Getty list has been discussing meaning vs technique. I thought this
recent newsletter from Robert Genn meshed with this thread, so I asked
him for permission to share it. Continue to put meaning into your
lessons. I have purchased a lot of art - all for what it means to me.
There is a lot of personal symbolism in the art I make.
Why they buy
June 24, 2005
For some of us it's a mystery wrapped in an enigma. Why do
people buy art? How do they choose? What motivates them? If I
had fifty cents for every time someone has asked this over the
past few years, I could purchase that new Bentley.
I once painted a Dalmatian that was jumping up and kissing a
girl who was wearing a spotted dress. It wasn't anybody's
typical subject. Over a period of twenty years I sent that
painting to thirteen different galleries. Every time it came
back I shipped it off again to somewhere else. I liked the
painting. One fine day, surprise, surprise, there was a cheque
in the mail and a note that caught my eye--"Girl with
Dalmatian"--16 x 20--sold.
By telephone the dealer told me that the man who bought it had
a Dalmatian and three daughters. This confirmed to me that one
of the main motivators is simply "connection." Look at it this
way--paintings are on a quest to find someone. The darling
things are just seeking a little love. And if they don't give,
they don't get. It's my feeling that for every painting, no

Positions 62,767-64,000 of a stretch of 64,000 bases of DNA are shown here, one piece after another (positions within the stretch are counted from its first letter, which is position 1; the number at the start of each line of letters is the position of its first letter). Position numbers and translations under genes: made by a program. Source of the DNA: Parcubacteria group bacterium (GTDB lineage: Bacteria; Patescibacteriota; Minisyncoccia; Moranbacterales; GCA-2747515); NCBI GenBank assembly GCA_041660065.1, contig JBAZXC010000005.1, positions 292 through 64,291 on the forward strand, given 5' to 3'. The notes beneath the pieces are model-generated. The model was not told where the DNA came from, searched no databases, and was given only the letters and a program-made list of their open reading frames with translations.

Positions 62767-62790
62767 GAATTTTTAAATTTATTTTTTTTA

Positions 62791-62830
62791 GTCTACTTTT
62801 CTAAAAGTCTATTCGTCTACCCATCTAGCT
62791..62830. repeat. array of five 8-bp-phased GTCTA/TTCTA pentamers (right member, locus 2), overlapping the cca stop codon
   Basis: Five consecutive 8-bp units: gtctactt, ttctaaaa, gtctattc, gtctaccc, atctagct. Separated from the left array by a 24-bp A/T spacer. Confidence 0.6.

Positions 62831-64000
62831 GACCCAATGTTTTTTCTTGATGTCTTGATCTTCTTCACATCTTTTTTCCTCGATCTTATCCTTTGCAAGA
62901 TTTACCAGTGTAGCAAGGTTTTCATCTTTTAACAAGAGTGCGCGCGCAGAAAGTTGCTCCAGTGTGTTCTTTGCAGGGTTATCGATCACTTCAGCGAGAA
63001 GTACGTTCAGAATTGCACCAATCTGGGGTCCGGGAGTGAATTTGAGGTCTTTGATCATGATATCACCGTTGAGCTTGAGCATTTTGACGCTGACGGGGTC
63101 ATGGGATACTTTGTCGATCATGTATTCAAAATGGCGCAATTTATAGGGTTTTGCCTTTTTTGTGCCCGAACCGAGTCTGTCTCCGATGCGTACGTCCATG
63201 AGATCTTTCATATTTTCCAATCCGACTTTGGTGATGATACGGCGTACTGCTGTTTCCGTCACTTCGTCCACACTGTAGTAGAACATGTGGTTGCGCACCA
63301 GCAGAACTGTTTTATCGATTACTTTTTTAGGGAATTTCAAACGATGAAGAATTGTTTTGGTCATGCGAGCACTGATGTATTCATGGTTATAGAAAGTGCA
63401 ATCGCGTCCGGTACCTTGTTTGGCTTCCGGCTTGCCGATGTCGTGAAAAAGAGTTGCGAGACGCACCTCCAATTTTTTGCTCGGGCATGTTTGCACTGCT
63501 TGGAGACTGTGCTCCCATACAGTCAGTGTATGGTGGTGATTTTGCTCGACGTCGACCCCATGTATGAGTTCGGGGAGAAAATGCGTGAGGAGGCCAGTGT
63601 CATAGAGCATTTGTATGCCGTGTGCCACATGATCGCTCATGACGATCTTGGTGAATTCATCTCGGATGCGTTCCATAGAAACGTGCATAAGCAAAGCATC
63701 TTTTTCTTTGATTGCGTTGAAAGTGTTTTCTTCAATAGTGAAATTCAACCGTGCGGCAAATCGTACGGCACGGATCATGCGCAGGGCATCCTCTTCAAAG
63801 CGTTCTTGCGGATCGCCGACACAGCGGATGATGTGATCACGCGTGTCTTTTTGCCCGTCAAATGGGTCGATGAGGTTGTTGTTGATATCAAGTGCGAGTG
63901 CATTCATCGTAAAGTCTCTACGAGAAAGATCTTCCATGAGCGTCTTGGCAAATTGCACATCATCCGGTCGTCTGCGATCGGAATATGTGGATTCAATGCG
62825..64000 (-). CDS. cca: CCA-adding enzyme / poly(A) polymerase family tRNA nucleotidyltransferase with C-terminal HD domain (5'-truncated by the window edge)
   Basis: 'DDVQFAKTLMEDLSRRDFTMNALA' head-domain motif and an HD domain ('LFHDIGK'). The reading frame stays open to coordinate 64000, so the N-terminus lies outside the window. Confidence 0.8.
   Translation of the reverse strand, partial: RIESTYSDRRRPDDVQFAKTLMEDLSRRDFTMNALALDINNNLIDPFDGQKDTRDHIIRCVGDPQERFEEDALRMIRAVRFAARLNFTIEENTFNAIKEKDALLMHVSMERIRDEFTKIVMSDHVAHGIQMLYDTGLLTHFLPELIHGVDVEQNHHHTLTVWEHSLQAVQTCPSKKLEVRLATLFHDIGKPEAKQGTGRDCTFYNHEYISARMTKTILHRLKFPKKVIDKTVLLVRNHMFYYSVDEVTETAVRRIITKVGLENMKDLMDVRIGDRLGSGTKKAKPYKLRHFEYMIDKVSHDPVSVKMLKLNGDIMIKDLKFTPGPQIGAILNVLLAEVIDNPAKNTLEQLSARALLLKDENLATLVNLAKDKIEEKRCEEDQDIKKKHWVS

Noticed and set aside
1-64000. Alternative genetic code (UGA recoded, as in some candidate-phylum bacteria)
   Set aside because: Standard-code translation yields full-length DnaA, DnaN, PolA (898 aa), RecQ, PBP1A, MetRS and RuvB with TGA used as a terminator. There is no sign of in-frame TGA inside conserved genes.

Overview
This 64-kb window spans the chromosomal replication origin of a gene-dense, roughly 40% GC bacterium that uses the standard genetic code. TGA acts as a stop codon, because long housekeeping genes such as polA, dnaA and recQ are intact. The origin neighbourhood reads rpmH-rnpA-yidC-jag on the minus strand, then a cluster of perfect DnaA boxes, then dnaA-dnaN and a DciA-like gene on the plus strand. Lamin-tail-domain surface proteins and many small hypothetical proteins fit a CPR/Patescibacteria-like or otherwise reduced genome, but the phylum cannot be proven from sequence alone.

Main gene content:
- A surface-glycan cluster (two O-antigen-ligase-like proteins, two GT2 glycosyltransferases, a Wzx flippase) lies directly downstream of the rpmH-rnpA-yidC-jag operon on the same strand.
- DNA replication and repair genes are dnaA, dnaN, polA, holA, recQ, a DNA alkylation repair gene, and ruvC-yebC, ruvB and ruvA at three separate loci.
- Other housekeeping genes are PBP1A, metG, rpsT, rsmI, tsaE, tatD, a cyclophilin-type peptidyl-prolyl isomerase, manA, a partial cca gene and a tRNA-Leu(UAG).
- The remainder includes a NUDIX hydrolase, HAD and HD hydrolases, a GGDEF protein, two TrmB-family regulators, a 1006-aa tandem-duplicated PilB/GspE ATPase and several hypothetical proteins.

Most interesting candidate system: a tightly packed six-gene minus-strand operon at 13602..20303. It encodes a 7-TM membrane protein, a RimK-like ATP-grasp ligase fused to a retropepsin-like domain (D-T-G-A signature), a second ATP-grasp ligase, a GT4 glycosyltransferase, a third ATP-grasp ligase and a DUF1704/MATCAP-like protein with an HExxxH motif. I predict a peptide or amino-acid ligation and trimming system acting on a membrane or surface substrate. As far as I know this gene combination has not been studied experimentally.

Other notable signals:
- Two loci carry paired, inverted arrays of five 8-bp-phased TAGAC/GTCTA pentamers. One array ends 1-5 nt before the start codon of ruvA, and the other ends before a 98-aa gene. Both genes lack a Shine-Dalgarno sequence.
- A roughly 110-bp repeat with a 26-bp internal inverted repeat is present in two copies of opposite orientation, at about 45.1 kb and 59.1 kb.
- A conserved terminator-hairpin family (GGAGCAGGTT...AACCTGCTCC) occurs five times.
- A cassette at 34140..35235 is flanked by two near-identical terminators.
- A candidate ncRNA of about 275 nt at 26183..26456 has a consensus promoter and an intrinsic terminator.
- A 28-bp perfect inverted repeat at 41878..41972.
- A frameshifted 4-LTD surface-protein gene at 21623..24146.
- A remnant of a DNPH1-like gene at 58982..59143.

matter how obtuse, there's somebody. But if what a work of art
has to give is pretty esoteric, like my Dalmatian, it might
take some time. And art that gives less may take until
Before I get ambushed for talking about "catering," I'll
mention some of the other reasons people buy. It's not that
anyone has to pay attention to any of this--in some ways it's a
waste of energy--but these are the facts: People buy because
they are sold--either by someone else or themselves. They buy
because they want to enhance their lives. Because what they see
reminds them of something. Because there's a story behind the
art or the artist. Because they want to get rid of
money--sometimes lots of it. They want to invest. They need to
make a gift. Their neighbors have something like it. They want
to look smart, sensitive or clever. They want to have something
on the wall. They already have a taupe chesterfield or a maroon
Berber carpet. They want to encourage somebody or become a
benefactor. Like a Bentley owner, they may just want to look
good. And last but not least, they may actually buy because for
some unknown, deep-seated, atavistic reason they can't explain,
they just can't live without it. These last are the buyers you
feel like jumping up on and kissing.
PS: "When you do a thing with your whole soul and everything
that is noble within you, you always find your counterpart."